Coast to Castles | Family Guide to 48 Hours on the Coast

Coast to Castles, our family guide to 48 hours on the coast exploring historic, medieval and fascinating castles and ruins. The Causeway Coast is home to some of the most famous attractions, most of them only a short drive away.

Dunluce Castle

Dunluce Castle is a medieval castle on the Causeway Coastal Route. Perched on the cliffs edge, this castle has a long history and is a top tourist hotspot along the coast. The present castle ruins date to the 16th & 17th centuries. The castle was once inhabited by the feuding McQuillan and MacDonnell clans. Opening hours: check before your visit as public access may be restricted.









Kinbane Castle

Situated a short 10 minutes drive from Ballycastle, the ruins of Kinbane Castle overlook Rathlin Island and Dunagregor Iron Age Fort. Considered locally as a hidden gem, this coastal walk admiring the scenic views is a top recommendation. There is carpark access available. Check before visiting as public access may be restricted.
Kinbane Castle









Dunseverick Castle
Dunseverick Castle is situated in County Antrim, near the small village of Dunseverick and the Giant’s Causeway. Dunseverick Castle and earthworks are Scheduled Historic Monuments in the townland of Feigh, in Moyle District Council area. Dunseverick Castle and the peninsula on which it stands were given to the National Trust in 1962 by local farmer Jack McCurdy. The Causeway Cliff Path also runs past on its way to Dunseverick Harbour to the east and to the Giant’s Causeway to the west.

Saint Patrick is recorded as having visited Dunseverick castle in the 5th century AD, where he baptized Olcán, a local man who later became a Bishop of Ireland. The original stone fort that occupied the position was attacked by Viking raiders in 870 AD. Credit Discover Northern Ireland










Mussenden Temple & Downhill Demense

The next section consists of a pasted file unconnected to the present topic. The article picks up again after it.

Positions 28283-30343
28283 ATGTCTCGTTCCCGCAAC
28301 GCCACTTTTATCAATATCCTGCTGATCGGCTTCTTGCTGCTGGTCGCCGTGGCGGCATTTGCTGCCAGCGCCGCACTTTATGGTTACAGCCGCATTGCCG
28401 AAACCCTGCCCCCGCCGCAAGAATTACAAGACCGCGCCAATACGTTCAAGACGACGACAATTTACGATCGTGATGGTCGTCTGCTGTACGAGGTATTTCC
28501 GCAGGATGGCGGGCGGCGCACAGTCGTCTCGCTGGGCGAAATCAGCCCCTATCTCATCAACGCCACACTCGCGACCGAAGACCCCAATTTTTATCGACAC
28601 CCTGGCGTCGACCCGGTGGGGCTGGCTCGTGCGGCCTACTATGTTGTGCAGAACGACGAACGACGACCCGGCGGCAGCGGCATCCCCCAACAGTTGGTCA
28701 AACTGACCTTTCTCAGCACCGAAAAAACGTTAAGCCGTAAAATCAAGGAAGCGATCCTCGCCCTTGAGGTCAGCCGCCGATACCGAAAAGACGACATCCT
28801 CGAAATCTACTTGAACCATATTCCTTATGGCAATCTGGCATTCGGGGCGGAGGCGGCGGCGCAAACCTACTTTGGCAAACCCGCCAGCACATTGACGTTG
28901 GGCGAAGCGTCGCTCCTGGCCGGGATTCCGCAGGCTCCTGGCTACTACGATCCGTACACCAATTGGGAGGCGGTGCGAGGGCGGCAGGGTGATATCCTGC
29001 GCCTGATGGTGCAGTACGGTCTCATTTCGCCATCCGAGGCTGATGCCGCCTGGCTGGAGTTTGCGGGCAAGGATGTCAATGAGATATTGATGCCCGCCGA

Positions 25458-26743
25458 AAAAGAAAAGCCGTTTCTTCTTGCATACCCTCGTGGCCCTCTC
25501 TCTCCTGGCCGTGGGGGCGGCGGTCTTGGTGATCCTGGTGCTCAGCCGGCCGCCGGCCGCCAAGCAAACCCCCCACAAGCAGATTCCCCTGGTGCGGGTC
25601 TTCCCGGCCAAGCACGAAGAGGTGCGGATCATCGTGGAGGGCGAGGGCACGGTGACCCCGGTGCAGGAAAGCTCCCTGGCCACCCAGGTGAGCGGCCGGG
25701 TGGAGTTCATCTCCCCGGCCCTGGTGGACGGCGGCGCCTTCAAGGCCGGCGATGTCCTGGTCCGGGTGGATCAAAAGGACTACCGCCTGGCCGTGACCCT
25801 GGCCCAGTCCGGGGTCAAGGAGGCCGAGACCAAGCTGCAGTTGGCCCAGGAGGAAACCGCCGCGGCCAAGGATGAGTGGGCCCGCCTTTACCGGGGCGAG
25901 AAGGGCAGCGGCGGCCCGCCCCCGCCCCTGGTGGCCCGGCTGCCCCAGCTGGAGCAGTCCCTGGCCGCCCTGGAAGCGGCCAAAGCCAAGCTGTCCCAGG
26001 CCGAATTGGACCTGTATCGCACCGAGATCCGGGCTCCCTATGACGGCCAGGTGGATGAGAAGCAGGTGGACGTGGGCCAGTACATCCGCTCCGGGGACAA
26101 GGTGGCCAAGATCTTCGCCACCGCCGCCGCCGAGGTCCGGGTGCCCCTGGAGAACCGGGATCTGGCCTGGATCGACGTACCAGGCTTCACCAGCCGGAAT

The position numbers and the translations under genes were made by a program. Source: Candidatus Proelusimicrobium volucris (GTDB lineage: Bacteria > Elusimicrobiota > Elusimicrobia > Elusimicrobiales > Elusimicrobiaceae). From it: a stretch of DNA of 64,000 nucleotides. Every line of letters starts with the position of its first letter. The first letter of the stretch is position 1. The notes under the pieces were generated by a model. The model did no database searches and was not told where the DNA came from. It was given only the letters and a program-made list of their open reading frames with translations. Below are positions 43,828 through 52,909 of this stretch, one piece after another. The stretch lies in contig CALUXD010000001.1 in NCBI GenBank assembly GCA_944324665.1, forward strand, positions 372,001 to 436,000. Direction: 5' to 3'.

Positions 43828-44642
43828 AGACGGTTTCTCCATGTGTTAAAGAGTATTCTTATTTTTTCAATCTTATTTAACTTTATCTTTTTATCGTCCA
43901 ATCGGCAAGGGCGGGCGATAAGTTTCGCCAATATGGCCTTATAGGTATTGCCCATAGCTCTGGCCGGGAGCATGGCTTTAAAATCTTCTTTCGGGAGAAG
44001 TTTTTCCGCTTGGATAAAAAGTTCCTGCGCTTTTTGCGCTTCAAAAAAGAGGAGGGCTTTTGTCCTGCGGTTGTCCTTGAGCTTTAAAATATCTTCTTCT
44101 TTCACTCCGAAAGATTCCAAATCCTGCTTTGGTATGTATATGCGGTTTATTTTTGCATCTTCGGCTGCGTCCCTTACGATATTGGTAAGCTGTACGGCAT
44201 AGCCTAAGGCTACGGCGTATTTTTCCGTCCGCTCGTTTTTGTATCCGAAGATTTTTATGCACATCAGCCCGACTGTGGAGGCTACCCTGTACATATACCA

The temple was built in 1785 and forms part of the estate of Frederick Augustus Hervey, Bishop of Derry and Earl of Bristol (or the Earl Bishop). The temple was built as a summer library and its architecture was inspired by the Temple of Vesta in Tivoli, near Rome. It is dedicated to the memory of Hervey’s cousin Frideswide Mussenden and uniquely reflects the personality of its flamboyant creator.

Both the Temple and the breathtaking views are among the most photographed scenes in Ireland. Over the years the Temple itself was under danger of being lost to the sea due to the erosion of the cliff which brought Mussenden Temple ever closer to the edge. In 1997 the National Trust then carried out cliff stabilisation work to prevent the loss of this lovely building. Credit Causeway Coast & Glens

Mussenden Temple










Bonamargy Friary

Built in 1500 by Rory MacQuillan, the rival MacDonnell clan fought for and claimed the friary from the MacQuillans in 1588. The ruins of the friary can be found nestled at Ballycastle Golf Course. The burial grounds for Sorley Boy MacDonnell, Julia MacQuillan (The Black Nun) and several Earls of Ulster










Cushendun Caves

A hidden gem and off the beaten track, Cushendun Caves became increasingly popular after its broadcast on HBO’s Game of Thrones. The caves can be found by following the pathway from the harbour. The caves are thought to be 400 million years old due to their geological state. Access to the caves is free and open to all.

Cushendun Caves










As the hotel expands from 41 to 51 bedrooms, we will have new family room additions to the hotel. Planning ahead for Summer 2022? Book direct with our reservations team by calling 02820762222, by emailing reception@marinehotelballycastle.com or by booking direct on our official website here.